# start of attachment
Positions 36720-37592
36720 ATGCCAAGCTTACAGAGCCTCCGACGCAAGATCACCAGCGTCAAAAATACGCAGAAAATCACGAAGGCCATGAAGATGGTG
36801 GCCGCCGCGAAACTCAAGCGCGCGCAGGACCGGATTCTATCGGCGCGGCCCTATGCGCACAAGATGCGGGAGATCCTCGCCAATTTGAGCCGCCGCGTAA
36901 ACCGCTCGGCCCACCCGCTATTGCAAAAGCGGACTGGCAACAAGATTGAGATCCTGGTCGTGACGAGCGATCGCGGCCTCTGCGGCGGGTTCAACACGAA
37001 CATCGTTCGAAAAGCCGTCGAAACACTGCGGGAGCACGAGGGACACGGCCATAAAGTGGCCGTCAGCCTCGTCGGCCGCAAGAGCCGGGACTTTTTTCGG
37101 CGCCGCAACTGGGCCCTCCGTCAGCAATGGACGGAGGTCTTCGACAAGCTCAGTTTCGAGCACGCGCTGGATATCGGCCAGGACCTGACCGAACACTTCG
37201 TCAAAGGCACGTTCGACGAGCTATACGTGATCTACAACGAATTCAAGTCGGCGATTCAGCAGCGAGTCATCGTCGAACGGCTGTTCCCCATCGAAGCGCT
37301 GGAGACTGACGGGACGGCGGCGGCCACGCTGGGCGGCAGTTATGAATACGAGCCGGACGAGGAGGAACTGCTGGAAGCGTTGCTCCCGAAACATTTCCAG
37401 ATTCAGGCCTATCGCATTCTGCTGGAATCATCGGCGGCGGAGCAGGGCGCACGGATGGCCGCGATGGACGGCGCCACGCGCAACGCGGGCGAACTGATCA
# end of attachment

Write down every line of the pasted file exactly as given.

Positions 36720-37592
36720 ATGCCAAGCTTACAGAGCCTCCGACGCAAGATCACCAGCGTCAAAAATACGCAGAAAATCACGAAGGCCATGAAGATGGTG
36801 GCCGCCGCGAAACTCAAGCGCGCGCAGGACCGGATTCTATCGGCGCGGCCCTATGCGCACAAGATGCGGGAGATCCTCGCCAATTTGAGCCGCCGCGTAA
36901 ACCGCTCGGCCCACCCGCTATTGCAAAAGCGGACTGGCAACAAGATTGAGATCCTGGTCGTGACGAGCGATCGCGGCCTCTGCGGCGGGTTCAACACGAA
37001 CATCGTTCGAAAAGCCGTCGAAACACTGCGGGAGCACGAGGGACACGGCCATAAAGTGGCCGTCAGCCTCGTCGGCCGCAAGAGCCGGGACTTTTTTCGG
37101 CGCCGCAACTGGGCCCTCCGTCAGCAATGGACGGAGGTCTTCGACAAGCTCAGTTTCGAGCACGCGCTGGATATCGGCCAGGACCTGACCGAACACTTCG
37201 TCAAAGGCACGTTCGACGAGCTATACGTGATCTACAACGAATTCAAGTCGGCGATTCAGCAGCGAGTCATCGTCGAACGGCTGTTCCCCATCGAAGCGCT
37301 GGAGACTGACGGGACGGCGGCGGCCACGCTGGGCGGCAGTTATGAATACGAGCCGGACGAGGAGGAACTGCTGGAAGCGTTGCTCCCGAAACATTTCCAG
37401 ATTCAGGCCTATCGCATTCTGCTGGAATCATCGGCGGCGGAGCAGGGCGCACGGATGGCCGCGATGGACGGCGCCACGCGCAACGCGGGCGAACTGATCA